• Different versions of Windows have different support for TLS/SSL/ DTLS because the SChannel SSP in that version of Windows only supports certain features. For instance:
  • More about SChannel at this TechNet page
  • Used when visiting websites via HTTPS.
  • Used by domain joined machines when talking to Domain Controllers – for validation, changing machine account password, NTLM authentication pass-through, SID look-up, group policies etc.
    • Used between domain machines and Domain Controllers, as well as between Domain Controllers. In case of the latter secure channel is also used for replication. Secure channels also exist between DCs in different trusted domain. 
    • Upon boot up every domain machine will discover a DC, authenticate its machine password with the DC, and create a secure channel to the DC. The Netlogon service maintains the secure channel. 
    • Every machine account in the domain has a password. This password is used to create the secure channel with the domain. 
      • Upon boot up every domain machine will discover a DC, authenticate its machine password with the DC, and create a secure channel to the DC. 
    • This is a good post to read on how to find if secure channel is broken. It shows three methods to identify a problem – NLTest, PowerShell, WMI – and if the secure channel is broken because the machine password is different from what AD has then the NLTest /SC_RESET:<DomainName> command can reset it.
      • A note on the machine password: machine account passwords do not expire in AD (unlike user account passwords). Every 30 days (configurable via a registry key) the Netlogon service of the machine will initiate a password change. Before changing the password it will test whether a secure channel exists. Only after creating a secure channel will it change the password. This post is worth reading for more info. These password changes can be disable via a registry key/ group policy
  • More on how SSL/TLS is implemented in SChannel can be found at this TechNet page.


Just a note to myself. A quick way to find the domain functional level as well as other details is the Get-ADRootDSE cmdlet. By default it connects to the DC you are on (or authenticated with if you are running it from a client) but you can specify a different server via the -Server <servername> switch.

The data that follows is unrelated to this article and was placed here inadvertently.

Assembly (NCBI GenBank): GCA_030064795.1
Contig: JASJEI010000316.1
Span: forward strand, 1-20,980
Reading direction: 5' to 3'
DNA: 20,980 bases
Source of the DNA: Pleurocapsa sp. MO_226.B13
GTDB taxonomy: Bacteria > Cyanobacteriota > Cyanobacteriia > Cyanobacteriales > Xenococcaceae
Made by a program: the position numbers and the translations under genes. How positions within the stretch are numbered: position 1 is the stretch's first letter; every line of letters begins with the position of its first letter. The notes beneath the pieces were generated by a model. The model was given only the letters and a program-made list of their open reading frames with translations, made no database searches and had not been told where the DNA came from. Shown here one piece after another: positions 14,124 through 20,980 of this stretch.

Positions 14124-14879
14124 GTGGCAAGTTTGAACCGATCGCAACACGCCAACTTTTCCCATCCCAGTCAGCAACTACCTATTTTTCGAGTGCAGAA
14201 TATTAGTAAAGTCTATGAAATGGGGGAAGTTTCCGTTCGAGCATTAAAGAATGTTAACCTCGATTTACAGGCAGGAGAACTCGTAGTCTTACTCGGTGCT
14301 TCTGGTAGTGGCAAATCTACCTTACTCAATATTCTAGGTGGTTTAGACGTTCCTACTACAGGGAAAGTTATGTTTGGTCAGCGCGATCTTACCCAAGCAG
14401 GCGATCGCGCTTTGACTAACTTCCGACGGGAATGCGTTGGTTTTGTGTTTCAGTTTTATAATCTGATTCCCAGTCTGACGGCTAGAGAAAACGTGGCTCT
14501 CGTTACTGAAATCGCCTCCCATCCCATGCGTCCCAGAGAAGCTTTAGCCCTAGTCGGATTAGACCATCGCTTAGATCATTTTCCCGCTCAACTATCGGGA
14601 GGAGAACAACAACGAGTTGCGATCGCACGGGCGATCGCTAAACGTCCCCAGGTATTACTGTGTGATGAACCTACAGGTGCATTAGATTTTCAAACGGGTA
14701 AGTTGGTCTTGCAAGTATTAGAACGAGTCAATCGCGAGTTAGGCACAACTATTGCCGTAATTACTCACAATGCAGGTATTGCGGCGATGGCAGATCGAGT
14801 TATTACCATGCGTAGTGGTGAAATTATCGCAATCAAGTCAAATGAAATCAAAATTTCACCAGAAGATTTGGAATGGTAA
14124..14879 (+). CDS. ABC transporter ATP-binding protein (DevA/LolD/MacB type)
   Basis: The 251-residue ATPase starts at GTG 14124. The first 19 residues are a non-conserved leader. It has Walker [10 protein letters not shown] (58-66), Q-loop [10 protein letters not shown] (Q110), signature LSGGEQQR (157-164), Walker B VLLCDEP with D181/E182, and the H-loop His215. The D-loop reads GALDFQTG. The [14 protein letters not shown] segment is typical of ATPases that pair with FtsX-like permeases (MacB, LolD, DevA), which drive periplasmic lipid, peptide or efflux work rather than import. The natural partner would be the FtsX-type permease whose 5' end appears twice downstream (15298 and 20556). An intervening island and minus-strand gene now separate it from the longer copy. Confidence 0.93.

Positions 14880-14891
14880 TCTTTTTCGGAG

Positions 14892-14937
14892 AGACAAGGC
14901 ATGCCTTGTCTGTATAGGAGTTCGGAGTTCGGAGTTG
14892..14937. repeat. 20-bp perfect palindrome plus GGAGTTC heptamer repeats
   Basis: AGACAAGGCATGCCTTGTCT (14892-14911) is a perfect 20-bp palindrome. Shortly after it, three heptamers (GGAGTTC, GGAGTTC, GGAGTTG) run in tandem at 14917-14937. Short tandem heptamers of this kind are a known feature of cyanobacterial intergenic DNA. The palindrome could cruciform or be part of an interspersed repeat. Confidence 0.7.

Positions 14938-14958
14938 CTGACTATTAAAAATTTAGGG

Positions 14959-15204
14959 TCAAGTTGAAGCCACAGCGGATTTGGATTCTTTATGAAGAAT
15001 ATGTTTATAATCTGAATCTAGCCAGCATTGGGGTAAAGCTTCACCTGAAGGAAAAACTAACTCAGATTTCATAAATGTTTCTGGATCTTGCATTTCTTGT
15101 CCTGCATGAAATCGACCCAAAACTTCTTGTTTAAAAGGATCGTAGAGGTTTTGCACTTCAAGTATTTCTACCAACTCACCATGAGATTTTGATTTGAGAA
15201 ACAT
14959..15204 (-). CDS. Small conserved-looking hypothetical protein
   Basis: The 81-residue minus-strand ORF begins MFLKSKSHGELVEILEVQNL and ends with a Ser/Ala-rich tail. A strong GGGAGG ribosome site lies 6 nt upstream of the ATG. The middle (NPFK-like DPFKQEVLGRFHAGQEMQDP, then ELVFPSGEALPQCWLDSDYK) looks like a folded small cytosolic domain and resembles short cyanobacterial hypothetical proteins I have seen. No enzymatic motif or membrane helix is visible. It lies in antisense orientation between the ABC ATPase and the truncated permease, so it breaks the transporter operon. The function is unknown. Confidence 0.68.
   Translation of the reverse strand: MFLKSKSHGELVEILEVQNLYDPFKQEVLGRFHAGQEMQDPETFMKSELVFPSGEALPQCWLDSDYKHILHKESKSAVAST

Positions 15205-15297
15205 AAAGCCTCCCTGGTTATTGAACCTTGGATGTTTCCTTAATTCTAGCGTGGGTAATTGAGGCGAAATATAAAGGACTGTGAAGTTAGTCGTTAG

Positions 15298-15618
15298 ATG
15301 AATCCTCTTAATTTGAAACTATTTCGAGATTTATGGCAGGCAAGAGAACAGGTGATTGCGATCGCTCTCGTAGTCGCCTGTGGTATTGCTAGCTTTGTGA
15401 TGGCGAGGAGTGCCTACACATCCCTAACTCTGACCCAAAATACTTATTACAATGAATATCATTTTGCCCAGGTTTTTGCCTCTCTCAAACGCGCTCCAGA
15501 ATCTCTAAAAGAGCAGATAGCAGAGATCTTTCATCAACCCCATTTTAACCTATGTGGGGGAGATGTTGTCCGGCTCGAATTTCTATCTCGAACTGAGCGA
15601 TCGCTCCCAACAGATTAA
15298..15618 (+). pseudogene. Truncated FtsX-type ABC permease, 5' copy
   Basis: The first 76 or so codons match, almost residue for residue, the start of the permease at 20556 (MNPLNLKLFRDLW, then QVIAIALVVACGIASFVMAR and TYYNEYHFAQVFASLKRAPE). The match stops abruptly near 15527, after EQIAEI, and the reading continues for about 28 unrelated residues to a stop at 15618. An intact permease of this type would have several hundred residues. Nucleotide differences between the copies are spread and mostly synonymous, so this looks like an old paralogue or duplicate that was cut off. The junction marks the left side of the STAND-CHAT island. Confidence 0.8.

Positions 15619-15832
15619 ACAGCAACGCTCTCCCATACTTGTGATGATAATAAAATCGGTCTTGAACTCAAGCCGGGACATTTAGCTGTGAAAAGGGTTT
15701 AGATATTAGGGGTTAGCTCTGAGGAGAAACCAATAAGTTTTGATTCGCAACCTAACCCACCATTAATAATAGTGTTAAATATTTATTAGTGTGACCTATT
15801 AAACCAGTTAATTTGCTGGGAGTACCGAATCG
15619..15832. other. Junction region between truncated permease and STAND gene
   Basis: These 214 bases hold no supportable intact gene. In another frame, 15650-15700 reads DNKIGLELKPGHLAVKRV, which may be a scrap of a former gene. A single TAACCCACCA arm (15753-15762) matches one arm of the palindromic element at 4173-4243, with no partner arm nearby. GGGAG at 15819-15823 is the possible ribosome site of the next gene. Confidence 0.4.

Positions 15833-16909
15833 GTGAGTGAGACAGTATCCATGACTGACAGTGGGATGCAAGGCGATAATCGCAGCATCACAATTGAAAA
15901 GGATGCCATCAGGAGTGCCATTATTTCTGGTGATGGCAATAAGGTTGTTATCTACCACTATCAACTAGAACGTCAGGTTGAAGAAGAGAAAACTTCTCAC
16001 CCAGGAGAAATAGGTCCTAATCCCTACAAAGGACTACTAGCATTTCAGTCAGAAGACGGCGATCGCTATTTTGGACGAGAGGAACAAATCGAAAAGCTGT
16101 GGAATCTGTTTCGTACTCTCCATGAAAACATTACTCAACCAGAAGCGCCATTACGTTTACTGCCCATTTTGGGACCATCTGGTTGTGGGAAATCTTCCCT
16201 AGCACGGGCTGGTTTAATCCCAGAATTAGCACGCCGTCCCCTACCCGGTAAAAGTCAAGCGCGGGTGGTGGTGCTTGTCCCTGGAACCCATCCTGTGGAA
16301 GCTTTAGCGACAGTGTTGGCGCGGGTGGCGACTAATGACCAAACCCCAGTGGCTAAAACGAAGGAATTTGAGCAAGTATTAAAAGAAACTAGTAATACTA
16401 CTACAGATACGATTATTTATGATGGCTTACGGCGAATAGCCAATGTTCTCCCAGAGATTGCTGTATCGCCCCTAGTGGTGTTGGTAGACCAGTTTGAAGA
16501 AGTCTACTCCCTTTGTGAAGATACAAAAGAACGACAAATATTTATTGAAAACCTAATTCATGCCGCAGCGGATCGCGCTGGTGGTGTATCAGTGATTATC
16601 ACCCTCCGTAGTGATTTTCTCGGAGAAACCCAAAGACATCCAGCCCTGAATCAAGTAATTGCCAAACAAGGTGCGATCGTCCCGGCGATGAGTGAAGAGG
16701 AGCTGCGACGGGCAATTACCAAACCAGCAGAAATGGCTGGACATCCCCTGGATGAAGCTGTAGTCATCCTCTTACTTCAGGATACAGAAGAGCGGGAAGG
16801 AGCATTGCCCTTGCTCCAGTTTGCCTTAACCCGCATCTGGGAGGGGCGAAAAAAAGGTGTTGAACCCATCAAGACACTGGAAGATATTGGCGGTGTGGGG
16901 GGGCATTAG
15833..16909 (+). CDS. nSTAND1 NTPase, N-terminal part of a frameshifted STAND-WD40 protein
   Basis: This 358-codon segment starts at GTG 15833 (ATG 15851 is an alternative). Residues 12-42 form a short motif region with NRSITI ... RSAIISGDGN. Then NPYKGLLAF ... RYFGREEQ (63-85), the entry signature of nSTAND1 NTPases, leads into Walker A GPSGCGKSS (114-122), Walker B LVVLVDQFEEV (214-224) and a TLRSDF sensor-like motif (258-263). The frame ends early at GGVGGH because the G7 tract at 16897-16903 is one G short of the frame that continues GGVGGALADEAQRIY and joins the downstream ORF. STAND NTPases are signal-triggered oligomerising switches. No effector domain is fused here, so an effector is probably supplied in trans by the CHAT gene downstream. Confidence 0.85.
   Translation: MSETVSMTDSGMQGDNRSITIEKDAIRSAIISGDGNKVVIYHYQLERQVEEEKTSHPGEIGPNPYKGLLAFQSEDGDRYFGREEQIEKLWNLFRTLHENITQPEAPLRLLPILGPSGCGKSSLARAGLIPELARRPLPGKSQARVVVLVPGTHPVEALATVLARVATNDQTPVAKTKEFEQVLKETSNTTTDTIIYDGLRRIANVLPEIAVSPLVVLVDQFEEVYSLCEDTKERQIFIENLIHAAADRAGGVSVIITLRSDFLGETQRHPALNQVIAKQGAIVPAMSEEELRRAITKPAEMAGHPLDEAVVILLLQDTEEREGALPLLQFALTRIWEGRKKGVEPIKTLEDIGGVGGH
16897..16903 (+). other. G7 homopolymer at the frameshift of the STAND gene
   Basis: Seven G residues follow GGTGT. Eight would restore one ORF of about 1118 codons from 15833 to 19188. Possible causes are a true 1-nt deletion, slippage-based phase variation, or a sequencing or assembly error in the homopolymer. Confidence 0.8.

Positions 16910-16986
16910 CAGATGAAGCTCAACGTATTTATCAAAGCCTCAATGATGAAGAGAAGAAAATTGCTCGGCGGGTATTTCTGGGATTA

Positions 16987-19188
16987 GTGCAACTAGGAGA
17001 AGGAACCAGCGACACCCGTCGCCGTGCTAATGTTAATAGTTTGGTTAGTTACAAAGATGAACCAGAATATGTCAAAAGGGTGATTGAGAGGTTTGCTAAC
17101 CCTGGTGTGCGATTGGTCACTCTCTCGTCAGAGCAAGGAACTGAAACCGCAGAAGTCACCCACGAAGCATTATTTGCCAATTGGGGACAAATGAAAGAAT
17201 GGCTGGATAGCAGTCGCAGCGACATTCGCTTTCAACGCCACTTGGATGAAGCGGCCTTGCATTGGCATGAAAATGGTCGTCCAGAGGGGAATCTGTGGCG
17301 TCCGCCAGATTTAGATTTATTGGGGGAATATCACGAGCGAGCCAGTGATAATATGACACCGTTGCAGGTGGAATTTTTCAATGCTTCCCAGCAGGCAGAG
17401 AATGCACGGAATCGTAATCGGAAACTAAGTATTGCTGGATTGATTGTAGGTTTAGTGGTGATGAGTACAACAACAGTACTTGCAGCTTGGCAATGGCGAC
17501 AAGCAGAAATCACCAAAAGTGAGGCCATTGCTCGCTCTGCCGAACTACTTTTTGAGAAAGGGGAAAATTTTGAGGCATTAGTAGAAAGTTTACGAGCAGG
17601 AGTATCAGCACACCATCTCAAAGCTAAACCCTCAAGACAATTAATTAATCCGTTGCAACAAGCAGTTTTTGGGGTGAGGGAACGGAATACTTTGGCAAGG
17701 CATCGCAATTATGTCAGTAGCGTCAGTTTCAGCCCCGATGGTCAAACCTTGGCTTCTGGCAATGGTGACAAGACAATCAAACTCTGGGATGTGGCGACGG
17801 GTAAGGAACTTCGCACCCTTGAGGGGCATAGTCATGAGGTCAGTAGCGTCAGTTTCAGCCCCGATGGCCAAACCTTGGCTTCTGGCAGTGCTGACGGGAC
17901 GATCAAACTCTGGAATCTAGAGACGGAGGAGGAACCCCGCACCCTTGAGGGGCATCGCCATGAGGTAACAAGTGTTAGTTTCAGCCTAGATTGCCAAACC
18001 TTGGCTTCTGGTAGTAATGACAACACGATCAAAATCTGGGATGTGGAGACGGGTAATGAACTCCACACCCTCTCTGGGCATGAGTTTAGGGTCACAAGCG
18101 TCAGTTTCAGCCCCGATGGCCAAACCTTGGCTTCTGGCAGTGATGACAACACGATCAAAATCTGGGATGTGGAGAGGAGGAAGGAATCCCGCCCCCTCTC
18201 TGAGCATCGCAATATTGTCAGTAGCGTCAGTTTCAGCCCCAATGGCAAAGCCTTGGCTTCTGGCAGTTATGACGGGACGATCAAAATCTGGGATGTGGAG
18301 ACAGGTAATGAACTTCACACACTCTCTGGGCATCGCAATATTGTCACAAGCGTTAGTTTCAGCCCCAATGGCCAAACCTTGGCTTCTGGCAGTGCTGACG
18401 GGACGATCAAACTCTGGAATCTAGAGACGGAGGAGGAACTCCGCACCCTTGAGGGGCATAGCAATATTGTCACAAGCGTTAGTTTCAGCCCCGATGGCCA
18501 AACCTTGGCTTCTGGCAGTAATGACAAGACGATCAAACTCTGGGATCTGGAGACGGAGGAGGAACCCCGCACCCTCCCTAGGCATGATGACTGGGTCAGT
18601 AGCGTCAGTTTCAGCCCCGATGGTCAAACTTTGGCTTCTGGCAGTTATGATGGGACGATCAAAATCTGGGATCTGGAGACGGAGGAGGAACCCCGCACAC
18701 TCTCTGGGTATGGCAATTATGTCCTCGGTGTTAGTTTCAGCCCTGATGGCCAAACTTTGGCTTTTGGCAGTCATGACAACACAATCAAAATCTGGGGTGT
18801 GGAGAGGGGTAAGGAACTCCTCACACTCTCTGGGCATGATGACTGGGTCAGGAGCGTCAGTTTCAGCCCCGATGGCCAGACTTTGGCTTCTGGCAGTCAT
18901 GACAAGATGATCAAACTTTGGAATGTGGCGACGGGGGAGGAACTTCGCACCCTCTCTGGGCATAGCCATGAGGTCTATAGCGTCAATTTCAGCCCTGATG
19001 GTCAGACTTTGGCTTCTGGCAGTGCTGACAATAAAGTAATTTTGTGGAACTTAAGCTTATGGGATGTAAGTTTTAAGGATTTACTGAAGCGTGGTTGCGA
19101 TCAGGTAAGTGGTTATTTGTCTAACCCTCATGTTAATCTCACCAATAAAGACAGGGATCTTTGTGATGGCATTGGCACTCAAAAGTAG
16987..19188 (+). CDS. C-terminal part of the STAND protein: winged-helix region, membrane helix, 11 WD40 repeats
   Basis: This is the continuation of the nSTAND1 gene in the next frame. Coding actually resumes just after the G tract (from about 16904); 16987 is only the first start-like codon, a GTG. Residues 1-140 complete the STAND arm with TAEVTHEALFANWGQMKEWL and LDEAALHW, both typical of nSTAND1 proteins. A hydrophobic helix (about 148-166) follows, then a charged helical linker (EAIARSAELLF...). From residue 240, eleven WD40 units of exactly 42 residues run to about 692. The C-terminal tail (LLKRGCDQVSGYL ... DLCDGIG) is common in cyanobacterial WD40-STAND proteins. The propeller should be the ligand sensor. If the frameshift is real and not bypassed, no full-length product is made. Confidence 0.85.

Example default output:

Example stuff you can do with it:


Active Directory: Troubleshooting Domain Controller critical services

These are notes from the AD Troubleshooting WorkshopPLUS session I attended. The notes are on troubleshooting Domain Controller critical services. I am mostly following what was discussed in class here rather than add anything new (except in the section of SC where I talk a bit about it).

Before moving on let’s recap the DC critical services from my previous post:

  • DHCP client / DNS client – registers the DCs A and PTR records
    • DHCP client for Server 2003 and prior
    • DNS client for Server 2008 and later
  • FRS / DFSR – responsible for SYSVOL replication between DCs
    • FRS is now deprecated, may or may not be used in the domain. DFSR is the replacement.
    • If the domain was born in functional level 2008 (i.e. all DCs are Server 2008 or later) then DFRS is used.
    • Else FRS could be in use unless it was migrated.  
  • DNS server – used by DCs to locate each other, clients to locate DCs
  • KDC – used for Kerberos authentication in the domain
  • Netlogon – maintains secure channel between DCs and other DCs and clients; also updates DNS with the SRV records
    • Secure channel is used for Kerberos authentication and AD replication
    • DNS records are also written to %systemroot%\system32\config\Netlogon.DNS in case manual updating of DNS server is required.
  • Windows Time – maintains correct time in the domain, required for Kerberos authentication and AD replication
  • AD DS – provides AD
  • AD WDS – provides a web interface to AD

Event Viewer